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Traditional Resume

Different resume styles value different elements. A traditional resume tends to have the most in common with a minimalist resume. A traditional resume focuses on simplicity and elegance, but will typically allow for more aesthetic choices in design than a minimalist resume might. That makes minimalist resumes great for both applicant tracking systems (ATS) and a scan from an actual hiring manager. Here’s what you need to know about using a traditional resume template.

How Do I Know If I Should Use A Traditional Resume?

Different resume styles will benefit different job searches. There’s no such thing as one singular best resume style. The question then becomes, “How do I know which style is right for me?” If you’re thinking about using a traditional resume for your job application, here are a few elements to consider first.

  • Check the company’s presentation

A traditional resume will typically look the best when you submit it to a company that has similar design and presentation preferences as the simplistic resume. If your dream job is a loud, exciting startup that loves colors and has several different small designs all across its website, your traditional resume will probably not present an image of an individual who will effectively fit in with the company. On the other hand, if you’re searching for a job at a law firm, chances are a traditional type of resume will be ideal for that job posting. Your best bet is to look at the company’s website and social media profiles to see how they might view themselves in this context.

  • Look at your resume

Next, take a look at your resume. Remember, traditional resume examples are usually chronological resumes, which focus largely on professional experience. Traditional resumes are also usually one page long, like many other resume styles. If you have a functional resume or a two-page resume, for example, a non-traditional resume style may be the right choice for your job search.

  • Decide how you want to present yourself

Lastly, you must think about how your resume style will reflect who you are as a person. A recruiter is going to make a snap judgment about you based on how your resume and cover letter.  If you want to present yourself as a simple, elegant and no-frills worker who is mostly about results, traditional is absolutely a great simple resume style to use. If you’d rather present yourself as a highly creative and spunky person who achieves results and enjoys life along the way, traditional might not be the best option.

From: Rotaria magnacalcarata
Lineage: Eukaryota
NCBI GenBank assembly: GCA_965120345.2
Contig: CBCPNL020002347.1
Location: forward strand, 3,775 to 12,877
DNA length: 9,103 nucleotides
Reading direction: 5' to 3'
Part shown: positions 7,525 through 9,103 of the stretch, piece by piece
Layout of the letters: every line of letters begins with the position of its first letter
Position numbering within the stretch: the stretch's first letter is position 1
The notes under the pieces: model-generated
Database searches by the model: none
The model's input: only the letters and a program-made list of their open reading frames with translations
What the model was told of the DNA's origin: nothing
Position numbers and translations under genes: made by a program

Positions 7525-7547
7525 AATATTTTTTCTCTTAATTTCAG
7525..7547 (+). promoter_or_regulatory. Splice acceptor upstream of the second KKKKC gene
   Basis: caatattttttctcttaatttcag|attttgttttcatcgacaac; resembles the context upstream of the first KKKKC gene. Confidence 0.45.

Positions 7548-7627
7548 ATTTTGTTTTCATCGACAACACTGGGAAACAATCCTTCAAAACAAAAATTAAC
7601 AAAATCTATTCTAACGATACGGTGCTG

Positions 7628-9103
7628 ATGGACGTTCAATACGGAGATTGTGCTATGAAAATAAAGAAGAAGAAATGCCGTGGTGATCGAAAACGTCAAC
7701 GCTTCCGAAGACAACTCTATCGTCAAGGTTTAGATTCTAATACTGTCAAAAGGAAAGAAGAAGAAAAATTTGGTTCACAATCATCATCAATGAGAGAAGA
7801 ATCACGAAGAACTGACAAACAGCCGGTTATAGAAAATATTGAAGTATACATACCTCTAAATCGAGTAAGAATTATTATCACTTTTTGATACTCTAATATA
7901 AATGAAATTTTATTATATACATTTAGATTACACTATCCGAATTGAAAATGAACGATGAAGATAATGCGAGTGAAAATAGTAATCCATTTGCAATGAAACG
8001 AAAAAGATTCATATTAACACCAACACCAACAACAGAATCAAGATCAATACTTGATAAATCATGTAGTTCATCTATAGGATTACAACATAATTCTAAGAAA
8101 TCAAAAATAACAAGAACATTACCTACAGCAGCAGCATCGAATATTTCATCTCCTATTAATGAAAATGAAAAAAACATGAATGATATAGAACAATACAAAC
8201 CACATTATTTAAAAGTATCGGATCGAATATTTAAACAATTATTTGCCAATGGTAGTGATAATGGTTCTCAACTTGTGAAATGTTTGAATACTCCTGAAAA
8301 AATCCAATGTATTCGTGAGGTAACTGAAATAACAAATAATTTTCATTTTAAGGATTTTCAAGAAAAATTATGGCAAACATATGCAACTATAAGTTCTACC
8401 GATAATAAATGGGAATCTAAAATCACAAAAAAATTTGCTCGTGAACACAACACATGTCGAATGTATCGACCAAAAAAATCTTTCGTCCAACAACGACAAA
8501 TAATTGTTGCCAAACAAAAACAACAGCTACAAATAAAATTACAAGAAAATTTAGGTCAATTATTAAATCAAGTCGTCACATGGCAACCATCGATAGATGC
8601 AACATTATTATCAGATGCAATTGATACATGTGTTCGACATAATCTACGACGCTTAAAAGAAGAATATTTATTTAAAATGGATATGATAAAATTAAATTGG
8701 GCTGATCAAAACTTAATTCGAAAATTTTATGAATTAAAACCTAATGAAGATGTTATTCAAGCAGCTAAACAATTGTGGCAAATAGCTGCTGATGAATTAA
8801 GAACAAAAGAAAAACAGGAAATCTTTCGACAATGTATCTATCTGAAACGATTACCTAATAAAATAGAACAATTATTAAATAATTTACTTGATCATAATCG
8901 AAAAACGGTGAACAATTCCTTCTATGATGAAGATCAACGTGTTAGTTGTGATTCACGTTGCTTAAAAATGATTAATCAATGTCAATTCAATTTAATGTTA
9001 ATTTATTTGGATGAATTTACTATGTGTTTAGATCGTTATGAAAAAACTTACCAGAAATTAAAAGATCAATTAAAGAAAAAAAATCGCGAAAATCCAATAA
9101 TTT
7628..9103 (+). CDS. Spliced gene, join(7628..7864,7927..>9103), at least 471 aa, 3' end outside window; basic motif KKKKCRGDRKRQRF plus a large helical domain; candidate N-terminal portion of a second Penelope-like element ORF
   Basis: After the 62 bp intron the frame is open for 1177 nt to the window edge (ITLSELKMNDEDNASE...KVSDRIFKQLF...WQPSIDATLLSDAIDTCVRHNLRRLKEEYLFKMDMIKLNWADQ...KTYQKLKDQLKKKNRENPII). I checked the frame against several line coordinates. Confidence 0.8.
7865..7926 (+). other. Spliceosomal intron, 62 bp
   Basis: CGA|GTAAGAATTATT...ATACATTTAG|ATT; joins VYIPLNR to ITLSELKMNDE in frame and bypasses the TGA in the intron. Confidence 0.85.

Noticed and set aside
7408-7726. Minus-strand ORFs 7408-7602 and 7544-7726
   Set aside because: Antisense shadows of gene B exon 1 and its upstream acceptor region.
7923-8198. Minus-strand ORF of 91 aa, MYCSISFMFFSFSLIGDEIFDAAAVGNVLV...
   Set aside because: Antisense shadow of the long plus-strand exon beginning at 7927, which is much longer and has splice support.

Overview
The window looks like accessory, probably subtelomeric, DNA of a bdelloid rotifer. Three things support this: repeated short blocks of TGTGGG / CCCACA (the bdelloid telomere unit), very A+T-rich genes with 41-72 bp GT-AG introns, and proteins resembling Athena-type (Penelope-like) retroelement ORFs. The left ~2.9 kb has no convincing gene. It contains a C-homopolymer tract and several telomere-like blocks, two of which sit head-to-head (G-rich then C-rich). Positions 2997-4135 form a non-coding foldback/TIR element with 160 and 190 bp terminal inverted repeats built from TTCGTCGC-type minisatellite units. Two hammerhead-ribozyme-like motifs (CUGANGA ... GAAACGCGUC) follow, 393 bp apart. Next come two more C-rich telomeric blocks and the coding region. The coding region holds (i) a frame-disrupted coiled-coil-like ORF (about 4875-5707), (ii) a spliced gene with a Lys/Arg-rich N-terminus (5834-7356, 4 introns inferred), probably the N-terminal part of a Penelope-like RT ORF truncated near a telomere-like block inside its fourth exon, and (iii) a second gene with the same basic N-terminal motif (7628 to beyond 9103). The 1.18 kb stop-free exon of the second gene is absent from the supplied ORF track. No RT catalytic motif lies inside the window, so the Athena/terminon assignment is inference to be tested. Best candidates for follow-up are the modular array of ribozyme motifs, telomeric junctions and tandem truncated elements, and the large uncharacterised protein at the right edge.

Traditional Resume Example

What Elements Does A Traditional Resume Usually Contain?

A traditional resume is a fairly simple but still professional resume. If you’ve never put much thought into what makes a traditional or nontraditional resume, however, it can be confusing to determine where you should start in the resume writing process. Here are the three elements that typically make up a traditional resume format.

1. Reverse-Chronological Resume

A traditional resume format is almost always the chronological resume format. This format focuses mostly on work history, with less focus on skills and education. The functional resume format and the combination resume format are more commonly used with modern resume formats. Most resumes, both now and in the past, have been chronological resumes, and the same can certainly be said of the traditional resume.

2. Classic Layout And Design Choices

This can be a bit more difficult to quantify. However, the traditional resume will look the most like a resume that you would see presented as an outline for other job seekers to follow. It will usually include the most common headings: contact information, work experience, skills section, education section and a resume summary or resume objective. Additionally, you won’t typically see traditional resumes use colors outside of a fairly muted or neutral palette.

3. No Graphic Design Additions

A traditional resume is usually the polar opposite of an infographic resume or another type of creative resume. A classic resume template will steer away from flashy styles and unique resume flairs, and will instead embrace white space and simplicity.

FAQ: Traditional Resume

No one is forced to use any specific resume style. The best career advice is to look through different resume styles and find one that works well for you and the industry that you are working in. If that’s the traditional resume, great! If you’re looking for a more modern and creative resume, consider the other great options. Just use an ATS-friendly resume style for the best results. Applicant tracking systems will scan resumes for the most qualified applicants.

There are no specific downsides to using a traditional resume. It’s more about what type of resume you prefer, one that meets the demands of your career choice. For example, a traditional resume style focuses more on work history. If that’s not something you’re interested in highlighting, you’ll probably want to move to a different resume style, one that focuses on skills and education.

If you’re interested in discovering different resume options, your best bet is to use a resume builder that has many different options, like the ResumeNerd resume builder. With this builder, you can discover many different resume options and see which one looks the best with your information inside. This tool will guide you step by step so you will create a professional resume in minutes.